Homecooked Lambic Style Brewday
Sour beer is currently trending commercially and in the homebrewing world. I will readily admit that I don’t have a lot of experience when it comes to tasting and brewing these styles. I’ve had a few of the classic examples like Rodenbach and Cantillon, but not often enough to have a strong understanding of these beers. In fact, in honor of Zwanze day (which I skipped to brew a split batch of Kolsch/Munich Helles) I tasted my first Cantillon Geuze ever. I’ll be saving some wort from my brew day to get a starter going from the dregs of this bottle (and a few others) for my next Lambic batch.
One of the main hesitations in brewing sour beers for commercial and homebrewers is the amount of time it takes to “sour” a beer. Most sour beers use a combination of saccharomyces, brettanomyces, pediococcus, and lactobacillus over the course of one to three years to achieve the correct balance of flavors. For a homebrewer living in a tiny apartment in Brooklyn, a carboy taking up real estate for one to three years in order to sour doesn’t make much sense. For this reason, I decided to start brewing sour batches at my parents’ house in rural Pennsylvania. I go home every Thanksgiving and Christmas so why not brew a lambic or other sour beer while I’m there and let it age in a relatively stable environment. The ultimate goal is to have several batches of young and old lambic to blend together into a gueuze. I also noticed that every “clean” beer I brewed there (outside at least) turned out to not be “clean”, most likely infected by the microflora wafting over from the barn across the street.
I started the tradition this Thanksgiving. Since the holidays can get kind of hectic, I decided to keep things simple and use only extract (4# wheat DME and 3# Pilsen Light DME) with a small dose (3.5 oz.) of maltodextrin to make sure the brettanomyces had some sugars to chew on for the long haul. I used ~1.5 oz. French Strisselspalt hops (2.3% AA) to get to roughly 10 IBUs (there is quite a lot to talk about concerning aged hops in lambics, but that will be the subject of a future post).
Hide your lambics away from your parents! Its fun! (photo credit: Mom)
Fermentation is the critical part of sour beers. In a traditional spontaneously fermented lambic, the microflora (saccharomyces, brett, pedio, and lacto, etc.) floating in the air drop into the cooling wort. The yeast companies sell proprietary blends of yeast and bacteria for attempting to replicate well known sour beer styles like lambic and Gueuze. Inoculating the wort with a pre-made blend of souring organisms is in no way the same as allowing spontaneous fermentation, but we’re not brewing in Belgium. I have my first sour Flanders Red going as a split batch with Ray Girard using the Wyeast 3278 Lambic Blend and the Wyeast 3763 Roeselare Ale Blend, so I wanted to try out another sour ale mix. White Labs recently released WLP665 Flemish Ale Blend which seemed like a great choice for a lambic.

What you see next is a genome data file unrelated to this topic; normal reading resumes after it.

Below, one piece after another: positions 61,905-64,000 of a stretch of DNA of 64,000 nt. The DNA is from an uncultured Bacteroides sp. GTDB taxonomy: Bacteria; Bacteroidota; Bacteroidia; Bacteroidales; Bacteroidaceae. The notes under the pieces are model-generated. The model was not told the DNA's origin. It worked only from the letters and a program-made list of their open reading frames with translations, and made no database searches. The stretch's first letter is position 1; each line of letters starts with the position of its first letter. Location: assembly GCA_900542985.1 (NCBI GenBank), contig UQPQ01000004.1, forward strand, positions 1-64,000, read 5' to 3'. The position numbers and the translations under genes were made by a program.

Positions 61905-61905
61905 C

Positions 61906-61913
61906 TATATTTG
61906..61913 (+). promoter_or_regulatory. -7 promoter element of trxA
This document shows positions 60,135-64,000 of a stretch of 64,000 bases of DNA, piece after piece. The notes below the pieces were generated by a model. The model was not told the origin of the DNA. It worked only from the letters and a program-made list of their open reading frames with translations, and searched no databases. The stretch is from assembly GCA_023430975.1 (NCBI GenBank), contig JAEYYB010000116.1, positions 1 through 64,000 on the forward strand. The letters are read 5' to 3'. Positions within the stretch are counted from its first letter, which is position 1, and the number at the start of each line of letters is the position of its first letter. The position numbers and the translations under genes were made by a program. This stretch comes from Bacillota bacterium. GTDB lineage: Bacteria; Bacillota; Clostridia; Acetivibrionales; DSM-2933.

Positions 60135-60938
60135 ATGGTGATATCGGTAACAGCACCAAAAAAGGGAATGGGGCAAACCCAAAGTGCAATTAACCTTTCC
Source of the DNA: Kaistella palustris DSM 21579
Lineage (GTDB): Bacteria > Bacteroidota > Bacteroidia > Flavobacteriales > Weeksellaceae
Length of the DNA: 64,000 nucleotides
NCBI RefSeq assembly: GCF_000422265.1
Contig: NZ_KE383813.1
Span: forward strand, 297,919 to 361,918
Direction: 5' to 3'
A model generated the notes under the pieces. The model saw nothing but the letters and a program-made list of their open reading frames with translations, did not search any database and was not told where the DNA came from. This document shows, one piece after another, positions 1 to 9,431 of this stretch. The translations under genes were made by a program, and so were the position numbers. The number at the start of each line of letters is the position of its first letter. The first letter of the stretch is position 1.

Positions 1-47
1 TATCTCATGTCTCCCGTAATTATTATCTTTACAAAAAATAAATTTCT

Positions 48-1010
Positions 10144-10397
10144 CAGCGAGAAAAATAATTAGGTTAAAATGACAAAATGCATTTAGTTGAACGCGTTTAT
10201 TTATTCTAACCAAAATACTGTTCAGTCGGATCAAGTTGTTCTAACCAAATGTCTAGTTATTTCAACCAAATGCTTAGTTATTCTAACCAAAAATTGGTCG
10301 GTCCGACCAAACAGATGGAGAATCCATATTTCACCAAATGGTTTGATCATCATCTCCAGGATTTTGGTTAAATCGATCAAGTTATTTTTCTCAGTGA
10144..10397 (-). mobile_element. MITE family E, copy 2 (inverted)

Several prominent homebrewers suggest first pitching a neutral primary yeast strain and then the sour mix. With this method, the primary ale strain does the bulk of the fermentation and then the brett and bugs come in later and finish off the longer chain dextrins to give the beer that signature funk. The results are much more consistent and controllable this way, but others contend that the beer never quite gets sour or funky enough. I chose to skip the neutral primary strain and pitch just a single vial of the WLP665. Lambic producers don’t pitch a neutral strain and I wanted to follow their process as closely as possible. The beer may not be as consistent (too funky, too sour, too nasty) but that’s where the art of blending gueuze from different batches of lambic comes in.
I brewed the day after Thanksgiving this year, and when I left two days later, there was no visible fermentation activity. Pitching such a small amount of yeast (~7 billion cells in one vial) had me worried that the primary fermentation would be really ugly, but it can’t be any uglier than spontaneous fermentation. The brett should clean up any off flavors and nasty byproducts from an underpitching the yeast. Fermentation eventually took off (even in the cool 60F closet) and after bugging my Mom for days to tell me what was going on with it, she finally sent the above pic. The krausen nearly knocked the breathable silicone stopper out of the carboy! We’ll have to wait at least a year to taste the results, but I’m already looking forward to my upcoming Christmas lambic brew day.